The Prince’s Trust charity and NatWest have launched a £5million fund to help young entrepreneurs across the UK keep their businesses afloat during the coronavirus crisis.
The Enterprise Relief Fund is available to businesspeople aged 18 to 30 who have started a company in the last four years.
Grants can be used to help with business operations during the crisis and existing financial commitments such as paying for essential equipment or settling invoices from suppliers.
The initiative will also offer one-to-one support and guidance to applicants who need it.
Young people who are in the process of starting a business and don’t have any other source of income during the crisis are also eligible to apply for a grant.
Jonathan Townsend, interim UK chief executive of The Prince’s Trust, said: “It is more important than ever to encourage and protect the entrepreneurial spirit of young people in the UK.
“ Small and medium-sized businesses make up most of this country’s economy and we need the next generation of entrepreneurs to come out fighting on the other side of this crisis.”
He added: “[The fund] is a lifeline that will help these businesses make it through the challenging time ahead.”
Alison Rose, chief executive of NatWest Group said: “We know that the impacts of the coronavirus are being felt by the UK’s businesses and we are doing everything we can to support our customers through these unprecedented times.
“It is imperative that the next generation of entrepreneurs also get the support that they need to ensure they get through this period.”
‘Small, independent businesses need financial help’
For designer Danielle Neill, 29, this is an uncertain time and financial challenges are mounting.
Danielle set up Danielle Neill Designs in Bristol two years ago after taking part in a Prince’s Trust enterprise course.
A lot of Danielle’s sales usually come from shops but she says the damage caused by coronavirus to the retail sector has been “a huge blow”.
She is now trying to create an Etsy shop online in order to boost sales and will continue to sell products through her own website.
“Small, independent businesses like mine need financial help though and the situation still feels really unclear,” she said.
“I have an appointment in two weeks’ time to try to get Universal Credit but it’s already taken two weeks to get to this point.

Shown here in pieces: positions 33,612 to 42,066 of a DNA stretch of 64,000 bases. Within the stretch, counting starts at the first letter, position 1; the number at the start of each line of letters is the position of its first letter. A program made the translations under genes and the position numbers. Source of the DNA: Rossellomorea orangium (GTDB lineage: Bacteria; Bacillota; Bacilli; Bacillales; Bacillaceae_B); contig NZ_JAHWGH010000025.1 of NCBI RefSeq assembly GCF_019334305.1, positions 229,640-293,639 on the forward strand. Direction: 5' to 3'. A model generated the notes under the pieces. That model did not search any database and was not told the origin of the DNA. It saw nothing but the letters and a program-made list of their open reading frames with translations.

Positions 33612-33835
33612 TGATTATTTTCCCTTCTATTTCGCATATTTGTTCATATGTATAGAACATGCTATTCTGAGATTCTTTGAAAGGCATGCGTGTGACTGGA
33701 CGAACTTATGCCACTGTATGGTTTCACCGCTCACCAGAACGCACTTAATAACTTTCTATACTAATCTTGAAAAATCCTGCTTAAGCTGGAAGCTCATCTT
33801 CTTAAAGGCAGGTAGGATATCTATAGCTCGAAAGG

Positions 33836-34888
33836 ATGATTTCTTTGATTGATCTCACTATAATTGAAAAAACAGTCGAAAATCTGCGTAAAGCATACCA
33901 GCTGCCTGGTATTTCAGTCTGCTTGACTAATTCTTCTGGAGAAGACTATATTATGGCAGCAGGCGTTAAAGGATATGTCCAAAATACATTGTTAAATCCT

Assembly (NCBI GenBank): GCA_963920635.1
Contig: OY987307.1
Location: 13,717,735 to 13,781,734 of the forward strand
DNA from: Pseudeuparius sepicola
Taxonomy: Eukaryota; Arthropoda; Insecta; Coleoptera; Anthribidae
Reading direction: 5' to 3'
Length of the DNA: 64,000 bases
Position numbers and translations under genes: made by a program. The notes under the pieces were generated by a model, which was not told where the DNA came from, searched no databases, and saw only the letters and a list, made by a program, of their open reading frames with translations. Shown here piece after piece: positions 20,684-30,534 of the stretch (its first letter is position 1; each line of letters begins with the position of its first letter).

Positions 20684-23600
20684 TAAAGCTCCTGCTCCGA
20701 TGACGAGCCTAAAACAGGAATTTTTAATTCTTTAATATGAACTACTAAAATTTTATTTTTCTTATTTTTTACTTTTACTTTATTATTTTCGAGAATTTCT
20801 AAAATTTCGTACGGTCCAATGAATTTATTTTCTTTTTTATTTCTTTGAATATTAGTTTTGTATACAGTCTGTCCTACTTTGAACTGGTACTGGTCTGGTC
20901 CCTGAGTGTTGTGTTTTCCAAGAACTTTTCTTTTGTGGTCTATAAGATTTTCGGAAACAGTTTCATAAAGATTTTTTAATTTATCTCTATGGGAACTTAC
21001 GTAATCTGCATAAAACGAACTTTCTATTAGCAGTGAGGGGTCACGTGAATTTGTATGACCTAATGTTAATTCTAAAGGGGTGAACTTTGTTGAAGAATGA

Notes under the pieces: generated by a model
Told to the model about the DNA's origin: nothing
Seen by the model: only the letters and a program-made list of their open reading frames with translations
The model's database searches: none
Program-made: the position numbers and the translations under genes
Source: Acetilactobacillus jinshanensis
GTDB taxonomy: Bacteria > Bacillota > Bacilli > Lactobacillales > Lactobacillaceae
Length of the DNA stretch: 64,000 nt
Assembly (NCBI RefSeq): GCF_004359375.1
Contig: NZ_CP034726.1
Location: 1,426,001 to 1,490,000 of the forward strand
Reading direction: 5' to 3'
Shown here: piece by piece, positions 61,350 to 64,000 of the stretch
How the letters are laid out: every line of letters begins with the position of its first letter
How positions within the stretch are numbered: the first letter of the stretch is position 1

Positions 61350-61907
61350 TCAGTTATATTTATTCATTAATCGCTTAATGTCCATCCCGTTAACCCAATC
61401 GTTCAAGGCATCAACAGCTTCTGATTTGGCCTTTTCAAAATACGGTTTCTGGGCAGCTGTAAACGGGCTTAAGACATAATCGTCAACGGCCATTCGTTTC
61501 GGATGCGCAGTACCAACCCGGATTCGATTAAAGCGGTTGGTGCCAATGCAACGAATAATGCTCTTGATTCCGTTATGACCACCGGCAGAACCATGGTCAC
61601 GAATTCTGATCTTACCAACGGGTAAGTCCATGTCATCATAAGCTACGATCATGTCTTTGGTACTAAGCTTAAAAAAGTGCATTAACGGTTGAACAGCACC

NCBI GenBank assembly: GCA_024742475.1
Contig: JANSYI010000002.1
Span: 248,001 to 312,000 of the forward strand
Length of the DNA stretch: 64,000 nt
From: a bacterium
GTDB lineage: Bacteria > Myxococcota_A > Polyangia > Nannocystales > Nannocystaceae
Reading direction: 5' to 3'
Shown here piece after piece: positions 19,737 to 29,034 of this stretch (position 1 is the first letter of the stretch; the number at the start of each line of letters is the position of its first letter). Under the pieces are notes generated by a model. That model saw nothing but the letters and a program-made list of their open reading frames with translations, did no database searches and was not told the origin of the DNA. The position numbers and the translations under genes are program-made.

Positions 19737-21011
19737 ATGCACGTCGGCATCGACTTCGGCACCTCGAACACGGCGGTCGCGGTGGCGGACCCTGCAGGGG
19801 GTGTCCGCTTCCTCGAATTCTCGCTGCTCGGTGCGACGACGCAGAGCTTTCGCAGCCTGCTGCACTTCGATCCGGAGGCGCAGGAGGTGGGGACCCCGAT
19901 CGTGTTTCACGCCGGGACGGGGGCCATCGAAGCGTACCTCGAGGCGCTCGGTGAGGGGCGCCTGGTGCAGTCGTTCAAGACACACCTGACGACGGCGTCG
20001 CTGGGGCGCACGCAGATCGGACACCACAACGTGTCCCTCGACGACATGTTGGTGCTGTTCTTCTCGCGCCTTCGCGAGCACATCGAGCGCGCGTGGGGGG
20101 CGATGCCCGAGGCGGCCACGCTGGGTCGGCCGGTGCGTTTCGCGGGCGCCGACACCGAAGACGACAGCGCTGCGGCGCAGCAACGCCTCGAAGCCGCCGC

“I hope that with encouragement and support, I can come out of this positively on the other side and that Danielle Neill Designs can continue to grow.”
Beth Calverley, 26, who runs poetry workshop organisation The Poetry Machine, has had all her bookings cancelled or postponed since the virus outbreak – and the government’s support for self-employed doesn’t apply to her.
The business, which she set up with the help of the Prince’s Trust, works with charities, companies, hospitals, festivals, schools and universities, helping people to express thoughts and feelings that they may be struggling to put into words.
She says she has been “in shock” for a few weeks but is confident her business will survive and is now offering Poetry Party sessions online.
Beth said: “Many grandparents are in isolation, children are home from school and parents are trying to get work done.
“This is a creative activity that everyone can join in together.”
She added: “Thanks to the internet, I can still work my magic digitally. Poetry is needed in times of change and uncertainty so I want to reach as many people as possible.
“The grant that The Prince’s Trust has put out is really brilliant.”
Entrepreneurs aged 18 to 30 who are not eligible for the fund but find their businesses affected by coronavirus can contact the Prince‘s Trust for support.
The trust says every young person who gets in touch will be offered one-to-one support to connect with mentors or build skills.
To apply for funding and support from The Prince’s Trust and NatWest Enterprise Relief Fund, visit www.princes-trust.org.uk/about-the-trust/coronavirus-response/enterprise-relief-fund.